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U.S. Soccer looks to EA Sports to help develop next generation of pros

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Can EA help make the next Jerzy Altidore? Its worth a shot.

You would think that with a population of 300 million the U.S. would be a little better at soccer than it currently is. Not that the US Mens National Team is terrible—its victory against Spain in the Confederations Cup in June was all kinds of great—but we’re (yup, Royal We time) not exactly known as a “world power,” mentioned in the same breath with Italy, Germany, Spain, Brazil, and Argentina. In steps… EA? Yup, we just got word that EA Sports, makers of FIFA 10, has teamed up with US Soccer to develop and promote a series of training videos that young players can use to improve their game. Is is enough to to give some future USMT the World Cup one day? US Soccer certainly has high hopes.

The premise is pretty simple, actually. American kids spend an awful amount of time playing video games, so why not get these kids, kids who have already expressed an interest in the sport, to improve their game a little bit? EA set up a new Web site, Interactive Training, that has a series of tutorial videos that explain the basics of the game to youngsters. (The program is aimed at 8-12 year olds.) So you’re playing a round of FIFA against your son/daughter or younger brother/sister, and you say, “Wow you’re good at headers in the game. Let’s go to this Web site where they’ll teach you how to actually head the ball.”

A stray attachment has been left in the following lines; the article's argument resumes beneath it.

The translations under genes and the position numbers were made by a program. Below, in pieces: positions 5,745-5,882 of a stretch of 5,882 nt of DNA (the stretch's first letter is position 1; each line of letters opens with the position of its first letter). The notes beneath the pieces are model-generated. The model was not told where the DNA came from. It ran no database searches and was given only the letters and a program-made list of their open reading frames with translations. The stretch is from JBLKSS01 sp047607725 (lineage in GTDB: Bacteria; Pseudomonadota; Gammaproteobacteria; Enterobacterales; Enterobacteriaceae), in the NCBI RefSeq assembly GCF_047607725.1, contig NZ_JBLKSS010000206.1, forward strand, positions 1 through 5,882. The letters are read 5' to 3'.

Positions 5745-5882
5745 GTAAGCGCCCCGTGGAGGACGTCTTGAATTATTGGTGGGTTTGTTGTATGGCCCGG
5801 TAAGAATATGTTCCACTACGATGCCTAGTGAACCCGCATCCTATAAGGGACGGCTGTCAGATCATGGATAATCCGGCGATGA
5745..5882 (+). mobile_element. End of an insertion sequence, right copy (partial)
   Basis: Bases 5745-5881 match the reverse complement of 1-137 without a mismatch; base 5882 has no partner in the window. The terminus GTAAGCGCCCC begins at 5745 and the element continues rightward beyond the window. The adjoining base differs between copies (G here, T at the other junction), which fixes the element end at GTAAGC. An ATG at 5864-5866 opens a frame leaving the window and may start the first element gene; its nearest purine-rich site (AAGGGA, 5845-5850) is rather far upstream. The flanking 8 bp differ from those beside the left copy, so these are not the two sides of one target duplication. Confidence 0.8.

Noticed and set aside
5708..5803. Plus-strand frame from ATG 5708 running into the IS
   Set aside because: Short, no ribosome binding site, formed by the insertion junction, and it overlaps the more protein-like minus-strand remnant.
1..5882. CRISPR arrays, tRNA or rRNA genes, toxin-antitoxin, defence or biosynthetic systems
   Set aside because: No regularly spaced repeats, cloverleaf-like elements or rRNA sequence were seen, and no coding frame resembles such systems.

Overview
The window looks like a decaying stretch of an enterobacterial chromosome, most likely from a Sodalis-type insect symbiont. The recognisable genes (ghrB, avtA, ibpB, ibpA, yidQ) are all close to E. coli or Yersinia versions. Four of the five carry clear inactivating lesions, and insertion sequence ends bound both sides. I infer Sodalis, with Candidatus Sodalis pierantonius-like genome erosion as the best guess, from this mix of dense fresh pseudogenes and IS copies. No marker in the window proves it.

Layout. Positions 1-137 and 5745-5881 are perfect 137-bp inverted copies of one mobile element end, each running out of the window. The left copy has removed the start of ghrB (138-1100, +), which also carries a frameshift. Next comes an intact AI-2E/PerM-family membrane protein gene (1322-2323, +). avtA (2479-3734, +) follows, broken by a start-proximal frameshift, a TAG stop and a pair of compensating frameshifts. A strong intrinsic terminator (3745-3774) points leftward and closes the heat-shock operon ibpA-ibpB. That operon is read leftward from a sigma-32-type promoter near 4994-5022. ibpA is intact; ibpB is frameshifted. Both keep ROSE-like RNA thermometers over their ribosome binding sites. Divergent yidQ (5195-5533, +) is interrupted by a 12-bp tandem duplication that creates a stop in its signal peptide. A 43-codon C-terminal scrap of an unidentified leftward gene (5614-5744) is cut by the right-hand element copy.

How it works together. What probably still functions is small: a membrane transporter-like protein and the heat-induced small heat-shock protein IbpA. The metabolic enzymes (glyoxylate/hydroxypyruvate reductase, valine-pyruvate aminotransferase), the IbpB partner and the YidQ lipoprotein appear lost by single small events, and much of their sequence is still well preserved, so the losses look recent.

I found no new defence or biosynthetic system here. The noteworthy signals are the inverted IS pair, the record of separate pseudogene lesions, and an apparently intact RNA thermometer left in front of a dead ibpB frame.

That’s just what US Soccer would like to see, at least. I talked to John Hackworth, who’s the U.S. Soccer Development Academy Technical Director (a fancy title that means, essentially, he’s in charge of youth development), and he said that, yeah, U.S. Soccer should try to leverage, if that’s the right word, kids’ proclivity to sit down and play FIFA all day long. Why not tell these kids, “Look, you’re pretty good at this game, why not try it out for real?” That way you’ve exposed the sport to a large number of kids who might turn out to be halfway decent one day.

Again, no one expects overnight success here, especially if it’s targeting young kids. But there’s nothing wrong with steps in the right direction.

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